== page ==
Endless Opportunity

“It was never my thinking that made the big money for me. It always was my sitting. Got that? My sitting tight!” — Jesse Livermore

Our weekend swing trade session was intense. 

Almost an hour devoted to one question. “How do I  manage trades that move from positive back to my entry price?” (Thank you for the great question Synthia)

When I owned my trading firm in NYC we called this “The Phantom Zone.” Not quite positive, not quite negative, but very annoying. 

After a round of back and forth with the community we discussed goals. In other words why are you trading? And more specifically growing your account over the long term. and the number one priority for us as traders.

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Which is capital preservation. 

Something rarely taught is that you need experience, real-world decisions that help you make better decisions. And the ONLY way to gain that experience is by getting in your reps. 

Said differently, you need to trade, to learn how to trade. 

Then we brought the discussion back to long term goals. Long term account growth. And how one trade not performing should not create stress. You’re getting feedback from price action.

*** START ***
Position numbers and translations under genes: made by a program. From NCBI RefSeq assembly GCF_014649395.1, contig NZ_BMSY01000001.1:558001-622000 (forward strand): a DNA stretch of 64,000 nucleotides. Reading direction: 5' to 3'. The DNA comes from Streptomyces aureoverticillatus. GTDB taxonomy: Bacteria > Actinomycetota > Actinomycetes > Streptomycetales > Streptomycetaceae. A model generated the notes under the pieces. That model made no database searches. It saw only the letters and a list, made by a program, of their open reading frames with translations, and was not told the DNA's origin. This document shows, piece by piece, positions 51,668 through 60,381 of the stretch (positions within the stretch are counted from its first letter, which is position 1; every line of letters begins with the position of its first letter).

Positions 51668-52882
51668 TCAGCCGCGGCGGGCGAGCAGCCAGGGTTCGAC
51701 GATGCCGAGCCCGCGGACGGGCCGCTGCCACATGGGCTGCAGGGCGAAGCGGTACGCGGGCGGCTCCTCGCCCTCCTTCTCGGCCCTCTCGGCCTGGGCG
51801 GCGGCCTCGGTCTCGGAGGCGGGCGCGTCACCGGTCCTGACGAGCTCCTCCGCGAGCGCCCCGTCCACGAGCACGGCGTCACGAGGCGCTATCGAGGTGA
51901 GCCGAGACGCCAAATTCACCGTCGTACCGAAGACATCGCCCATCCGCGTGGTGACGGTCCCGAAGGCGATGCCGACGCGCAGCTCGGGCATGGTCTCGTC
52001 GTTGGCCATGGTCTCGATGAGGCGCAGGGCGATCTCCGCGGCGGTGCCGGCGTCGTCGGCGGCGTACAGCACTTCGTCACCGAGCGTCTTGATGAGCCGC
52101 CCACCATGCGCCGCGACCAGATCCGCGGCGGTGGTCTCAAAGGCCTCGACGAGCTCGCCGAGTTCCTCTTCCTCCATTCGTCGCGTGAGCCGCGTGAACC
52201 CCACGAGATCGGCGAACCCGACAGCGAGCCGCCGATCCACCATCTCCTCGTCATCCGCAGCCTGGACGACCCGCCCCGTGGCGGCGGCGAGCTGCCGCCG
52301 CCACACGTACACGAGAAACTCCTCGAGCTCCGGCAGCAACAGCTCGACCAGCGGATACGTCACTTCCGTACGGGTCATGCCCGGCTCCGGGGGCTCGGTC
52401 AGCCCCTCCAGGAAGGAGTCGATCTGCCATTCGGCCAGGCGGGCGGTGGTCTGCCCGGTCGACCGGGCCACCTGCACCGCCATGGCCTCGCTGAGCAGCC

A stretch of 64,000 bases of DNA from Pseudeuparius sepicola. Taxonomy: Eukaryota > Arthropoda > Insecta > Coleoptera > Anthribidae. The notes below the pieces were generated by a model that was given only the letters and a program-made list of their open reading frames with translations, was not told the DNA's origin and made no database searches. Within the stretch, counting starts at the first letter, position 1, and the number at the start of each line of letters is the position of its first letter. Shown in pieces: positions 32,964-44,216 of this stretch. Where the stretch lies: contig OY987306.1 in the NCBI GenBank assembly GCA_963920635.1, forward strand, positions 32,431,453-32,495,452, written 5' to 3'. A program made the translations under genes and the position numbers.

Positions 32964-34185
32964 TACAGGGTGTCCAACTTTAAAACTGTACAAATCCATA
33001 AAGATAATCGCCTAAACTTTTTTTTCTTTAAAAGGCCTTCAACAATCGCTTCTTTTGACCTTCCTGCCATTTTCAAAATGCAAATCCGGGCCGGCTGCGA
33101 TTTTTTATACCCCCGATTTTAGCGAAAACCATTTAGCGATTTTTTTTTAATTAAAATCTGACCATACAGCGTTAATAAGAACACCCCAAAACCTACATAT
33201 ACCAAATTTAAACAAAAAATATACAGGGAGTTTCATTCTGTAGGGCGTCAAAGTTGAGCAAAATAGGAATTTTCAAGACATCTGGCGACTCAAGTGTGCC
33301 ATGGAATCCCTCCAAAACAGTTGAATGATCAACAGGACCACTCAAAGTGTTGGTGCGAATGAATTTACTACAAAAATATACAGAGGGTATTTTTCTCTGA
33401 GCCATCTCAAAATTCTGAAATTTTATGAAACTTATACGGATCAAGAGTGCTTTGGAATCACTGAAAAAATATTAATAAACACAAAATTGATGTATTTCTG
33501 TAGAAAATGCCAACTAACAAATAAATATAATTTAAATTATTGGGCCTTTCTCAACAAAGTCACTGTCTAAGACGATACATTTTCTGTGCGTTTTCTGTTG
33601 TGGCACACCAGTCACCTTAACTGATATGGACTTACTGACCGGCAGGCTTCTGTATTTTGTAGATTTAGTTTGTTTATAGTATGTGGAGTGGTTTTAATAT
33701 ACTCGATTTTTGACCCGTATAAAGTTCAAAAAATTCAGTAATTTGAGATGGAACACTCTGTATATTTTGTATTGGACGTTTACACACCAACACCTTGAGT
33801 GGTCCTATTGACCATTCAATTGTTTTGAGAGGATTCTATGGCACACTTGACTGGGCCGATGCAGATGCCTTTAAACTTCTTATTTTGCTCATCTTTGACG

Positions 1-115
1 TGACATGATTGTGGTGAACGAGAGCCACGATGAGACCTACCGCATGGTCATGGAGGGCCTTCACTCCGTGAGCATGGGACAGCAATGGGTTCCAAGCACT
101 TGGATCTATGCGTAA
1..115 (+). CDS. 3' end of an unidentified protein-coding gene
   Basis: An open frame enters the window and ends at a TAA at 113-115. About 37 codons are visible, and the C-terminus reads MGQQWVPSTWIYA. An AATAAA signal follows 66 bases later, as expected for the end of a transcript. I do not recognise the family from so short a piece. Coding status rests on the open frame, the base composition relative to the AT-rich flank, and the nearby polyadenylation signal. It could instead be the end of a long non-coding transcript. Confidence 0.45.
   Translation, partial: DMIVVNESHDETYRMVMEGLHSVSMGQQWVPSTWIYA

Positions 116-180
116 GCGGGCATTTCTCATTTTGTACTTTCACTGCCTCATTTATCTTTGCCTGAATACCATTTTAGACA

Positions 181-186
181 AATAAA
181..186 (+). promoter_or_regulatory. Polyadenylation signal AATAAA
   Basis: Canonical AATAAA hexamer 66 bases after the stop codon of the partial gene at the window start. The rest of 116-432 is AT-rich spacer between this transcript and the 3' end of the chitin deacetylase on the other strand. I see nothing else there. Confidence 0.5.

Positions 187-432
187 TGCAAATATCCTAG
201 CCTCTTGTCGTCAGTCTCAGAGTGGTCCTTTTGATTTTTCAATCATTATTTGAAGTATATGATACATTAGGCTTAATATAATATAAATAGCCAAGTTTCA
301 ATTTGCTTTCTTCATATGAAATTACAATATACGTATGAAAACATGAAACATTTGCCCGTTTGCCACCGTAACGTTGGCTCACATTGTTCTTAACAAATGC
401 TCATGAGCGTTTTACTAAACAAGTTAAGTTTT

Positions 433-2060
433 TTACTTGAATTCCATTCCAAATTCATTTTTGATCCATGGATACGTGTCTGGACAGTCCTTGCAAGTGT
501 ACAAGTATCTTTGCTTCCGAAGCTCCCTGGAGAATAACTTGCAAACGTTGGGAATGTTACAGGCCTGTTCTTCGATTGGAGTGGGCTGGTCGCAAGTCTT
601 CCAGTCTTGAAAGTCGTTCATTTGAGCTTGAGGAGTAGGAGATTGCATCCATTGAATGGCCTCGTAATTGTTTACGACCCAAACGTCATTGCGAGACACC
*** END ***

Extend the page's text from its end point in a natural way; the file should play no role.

You bought the stocks. Buyers pushed it up, sellers dropped it back down. Buyers didn’t have the demand to hold price higher. 

Buyers tested the market, and failed. Simple as that. You made an educated guess and the stock failed to hold the bid. Now your job is to preserve your capital.

Holding a trade giving you negative feedback is contra to your long term goals. There’s abundant opportunity, endless opportunity. 

More opportunity than you or I will ever have enough capital for! This is a great thing!

But what if I exit and the stock goes higher without me?

Who cares?!!

Let go of your ex, and move to the next trade. 

Livermore’s famous quote relates to being patient for new trades, and being patient while you’re in a winner. It’s the first part that you need to follow as you gain experience.

Stop obsessing over the result of each trade. Think long term, Have the patience to learn, to improve, and gain valuable insights from each outcome.

If a trade isn’t working, kick it out and go look for the next wonderful opportunity.

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